V-Vehicle Apparently Breathes Its Last

A major shakeup in V-Vehicle’s top management, in the wake of that company’s failure to secure a $320 million Department of Energy capital loan, has the smart money indicating the firm is close to melting away.

The Monroe News-Star reported late Friday that V-Vehicle CEO Frank Varasano and Vice President for Assembly Horst Metz have departed the firm, as Varasano was terminated by the company’s board and Metz subsequently quit. VVC also canceled its lease for the former Guide Corp. plant outside of Monroe, where it was expected to produce its four-door hatchback cars with a 40 MPG fuel rating and a $10,000 retail price. Ruston investor James Davison, who owns the Guide plant, told the paper he thinks it’s a “long shot” that VVC will ever make a car at the facility.

Raymond Lane, a managing partner at Kleiner Perkins, V-Vehicle’s venture capital firm, is taking over the company on an interim basis, and a search will commence for a permanent CEO. VVC also says they still intend to make cars in Monroe, and will renegotiate a new lease at the Guide plant when their re-application for a Department of Energy loan is accepted.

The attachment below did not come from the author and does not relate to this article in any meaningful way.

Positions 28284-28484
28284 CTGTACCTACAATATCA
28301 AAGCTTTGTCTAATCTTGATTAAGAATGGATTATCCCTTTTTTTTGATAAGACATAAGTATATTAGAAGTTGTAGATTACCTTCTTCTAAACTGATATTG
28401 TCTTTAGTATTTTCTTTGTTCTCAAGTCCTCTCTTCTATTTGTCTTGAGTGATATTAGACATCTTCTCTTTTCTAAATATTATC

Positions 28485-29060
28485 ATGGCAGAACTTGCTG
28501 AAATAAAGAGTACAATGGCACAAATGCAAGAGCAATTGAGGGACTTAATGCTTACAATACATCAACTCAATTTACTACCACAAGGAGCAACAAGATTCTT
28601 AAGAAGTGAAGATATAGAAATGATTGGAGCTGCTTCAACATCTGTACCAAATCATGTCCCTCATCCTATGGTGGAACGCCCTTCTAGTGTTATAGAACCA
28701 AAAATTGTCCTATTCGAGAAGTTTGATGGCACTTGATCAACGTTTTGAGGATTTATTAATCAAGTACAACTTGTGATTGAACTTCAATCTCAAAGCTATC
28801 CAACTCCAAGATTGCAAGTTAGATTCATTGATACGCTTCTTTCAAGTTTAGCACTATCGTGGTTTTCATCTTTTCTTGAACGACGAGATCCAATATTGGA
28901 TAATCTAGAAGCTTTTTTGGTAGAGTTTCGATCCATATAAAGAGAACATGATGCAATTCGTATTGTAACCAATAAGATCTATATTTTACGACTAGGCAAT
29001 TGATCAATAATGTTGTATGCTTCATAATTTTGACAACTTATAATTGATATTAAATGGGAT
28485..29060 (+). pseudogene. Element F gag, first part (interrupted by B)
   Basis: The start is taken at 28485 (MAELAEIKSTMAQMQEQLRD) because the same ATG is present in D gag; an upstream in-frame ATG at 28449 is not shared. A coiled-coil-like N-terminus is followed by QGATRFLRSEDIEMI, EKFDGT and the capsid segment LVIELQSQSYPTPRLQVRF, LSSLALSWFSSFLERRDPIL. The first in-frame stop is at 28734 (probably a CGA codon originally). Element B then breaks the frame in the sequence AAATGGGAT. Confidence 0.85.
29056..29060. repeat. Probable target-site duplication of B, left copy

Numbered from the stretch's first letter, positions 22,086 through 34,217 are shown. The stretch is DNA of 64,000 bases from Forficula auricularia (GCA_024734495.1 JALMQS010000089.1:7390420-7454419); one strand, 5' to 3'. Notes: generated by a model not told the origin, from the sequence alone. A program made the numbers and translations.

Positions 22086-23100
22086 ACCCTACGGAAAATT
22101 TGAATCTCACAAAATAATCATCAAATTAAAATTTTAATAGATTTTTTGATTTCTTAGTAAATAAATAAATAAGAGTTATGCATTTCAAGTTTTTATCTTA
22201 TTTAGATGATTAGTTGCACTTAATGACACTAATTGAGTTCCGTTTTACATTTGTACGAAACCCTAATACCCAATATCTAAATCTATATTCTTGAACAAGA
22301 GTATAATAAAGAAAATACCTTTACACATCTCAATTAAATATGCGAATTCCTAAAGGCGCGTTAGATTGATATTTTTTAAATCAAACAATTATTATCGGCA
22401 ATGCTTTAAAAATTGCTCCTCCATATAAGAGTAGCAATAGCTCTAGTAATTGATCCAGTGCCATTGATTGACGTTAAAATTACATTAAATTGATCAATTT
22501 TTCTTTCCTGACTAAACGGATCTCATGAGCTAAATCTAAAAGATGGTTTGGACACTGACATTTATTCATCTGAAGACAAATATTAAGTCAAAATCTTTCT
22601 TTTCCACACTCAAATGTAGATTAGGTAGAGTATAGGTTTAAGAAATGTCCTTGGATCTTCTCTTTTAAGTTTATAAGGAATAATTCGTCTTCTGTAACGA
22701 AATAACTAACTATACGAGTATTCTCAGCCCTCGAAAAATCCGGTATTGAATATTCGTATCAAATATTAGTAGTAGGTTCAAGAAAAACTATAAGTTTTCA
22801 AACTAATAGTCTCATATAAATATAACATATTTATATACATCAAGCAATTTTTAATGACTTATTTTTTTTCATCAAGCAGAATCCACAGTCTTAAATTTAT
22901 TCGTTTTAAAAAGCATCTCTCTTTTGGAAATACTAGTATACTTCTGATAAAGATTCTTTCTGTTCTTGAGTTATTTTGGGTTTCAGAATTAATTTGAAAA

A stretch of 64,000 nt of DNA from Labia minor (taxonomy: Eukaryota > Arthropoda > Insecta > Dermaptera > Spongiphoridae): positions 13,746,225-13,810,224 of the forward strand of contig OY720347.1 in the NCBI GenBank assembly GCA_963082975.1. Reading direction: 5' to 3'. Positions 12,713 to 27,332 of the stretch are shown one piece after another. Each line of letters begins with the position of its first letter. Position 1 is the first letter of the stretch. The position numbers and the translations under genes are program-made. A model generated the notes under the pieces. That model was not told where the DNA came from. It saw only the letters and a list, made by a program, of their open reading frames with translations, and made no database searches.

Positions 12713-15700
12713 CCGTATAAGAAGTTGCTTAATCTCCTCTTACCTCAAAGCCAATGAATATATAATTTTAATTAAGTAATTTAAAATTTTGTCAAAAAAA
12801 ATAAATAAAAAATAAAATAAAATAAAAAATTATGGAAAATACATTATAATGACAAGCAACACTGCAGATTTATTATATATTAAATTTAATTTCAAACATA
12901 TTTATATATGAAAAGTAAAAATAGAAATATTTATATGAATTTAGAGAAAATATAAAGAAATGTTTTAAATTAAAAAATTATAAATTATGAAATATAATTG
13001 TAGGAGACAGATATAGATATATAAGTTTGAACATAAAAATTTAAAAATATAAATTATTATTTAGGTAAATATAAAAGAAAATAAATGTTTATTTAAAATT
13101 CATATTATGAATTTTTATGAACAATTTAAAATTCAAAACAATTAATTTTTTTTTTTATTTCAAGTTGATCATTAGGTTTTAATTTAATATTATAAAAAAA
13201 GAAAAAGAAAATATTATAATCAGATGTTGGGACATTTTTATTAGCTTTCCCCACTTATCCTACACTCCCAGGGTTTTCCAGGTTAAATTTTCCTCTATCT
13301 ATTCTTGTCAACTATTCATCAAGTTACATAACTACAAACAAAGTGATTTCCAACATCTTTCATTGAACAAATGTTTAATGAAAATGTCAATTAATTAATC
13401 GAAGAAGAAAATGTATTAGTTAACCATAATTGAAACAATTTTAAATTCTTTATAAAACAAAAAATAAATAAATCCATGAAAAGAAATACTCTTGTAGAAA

Or when the Hornets win the NBA Championship.

This isn’t necessarily the end for V-Vehicle, but it’s certainly a sign that anyone expecting the project to bear fruit is kidding themselves.



Meanwhile, V-Vehicle sent the state of Louisiana a reimbursement check for some incentive cash the Department of Economic Development had floated it – but the check was some $14,000 short.

Kiss that money goodbye.

Louisiana Economic Development secretary Stephen Moret says that the $67 million the state had allocated out of its megafund incentive program is “still committed,” but amid a billion-dollar budget shortfall this year the odds of that money holding up are pretty long.

The larger lesson here seems to be that startup companies, particularly out-of-state startup companies, shaking down politicians for taxpayer dollars aren’t worth the time, money and effort to lure. Those startups which can’t raise private-sector money in suitable volume for viability are long shots. Louisiana can’t afford long shots.

Here endeth the lesson.

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